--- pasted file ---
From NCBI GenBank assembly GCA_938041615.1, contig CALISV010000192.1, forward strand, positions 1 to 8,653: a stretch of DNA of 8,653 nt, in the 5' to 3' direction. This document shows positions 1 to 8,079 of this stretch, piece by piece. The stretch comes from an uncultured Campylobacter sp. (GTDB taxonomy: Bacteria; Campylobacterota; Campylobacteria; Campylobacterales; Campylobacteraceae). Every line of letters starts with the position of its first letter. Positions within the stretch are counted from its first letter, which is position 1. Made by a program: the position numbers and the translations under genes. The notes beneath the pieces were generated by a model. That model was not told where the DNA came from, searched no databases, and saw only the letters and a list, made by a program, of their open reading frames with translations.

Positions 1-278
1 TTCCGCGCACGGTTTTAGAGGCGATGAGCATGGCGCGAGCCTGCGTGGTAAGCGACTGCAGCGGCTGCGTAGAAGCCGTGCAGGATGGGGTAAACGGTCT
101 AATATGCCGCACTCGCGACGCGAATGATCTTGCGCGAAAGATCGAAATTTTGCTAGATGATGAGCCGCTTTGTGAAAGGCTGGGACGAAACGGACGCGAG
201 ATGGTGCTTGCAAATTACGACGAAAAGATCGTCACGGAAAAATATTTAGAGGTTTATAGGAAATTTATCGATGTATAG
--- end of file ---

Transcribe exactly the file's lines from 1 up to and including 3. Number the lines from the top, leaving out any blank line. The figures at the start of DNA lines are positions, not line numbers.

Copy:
From NCBI GenBank assembly GCA_938041615.1, contig CALISV010000192.1, forward strand, positions 1 to 8,653: a stretch of DNA of 8,653 nt, in the 5' to 3' direction. This document shows positions 1 to 8,079 of this stretch, piece by piece. The stretch comes from an uncultured Campylobacter sp. (GTDB taxonomy: Bacteria; Campylobacterota; Campylobacteria; Campylobacterales; Campylobacteraceae). Every line of letters starts with the position of its first letter. Positions within the stretch are counted from its first letter, which is position 1. Made by a program: the position numbers and the translations under genes. The notes beneath the pieces were generated by a model. That model was not told where the DNA came from, searched no databases, and saw only the letters and a list, made by a program, of their open reading frames with translations.

Positions 1-278
1 TTCCGCGCACGGTTTTAGAGGCGATGAGCATGGCGCGAGCCTGCGTGGTAAGCGACTGCAGCGGCTGCGTAGAAGCCGTGCAGGATGGGGTAAACGGTCT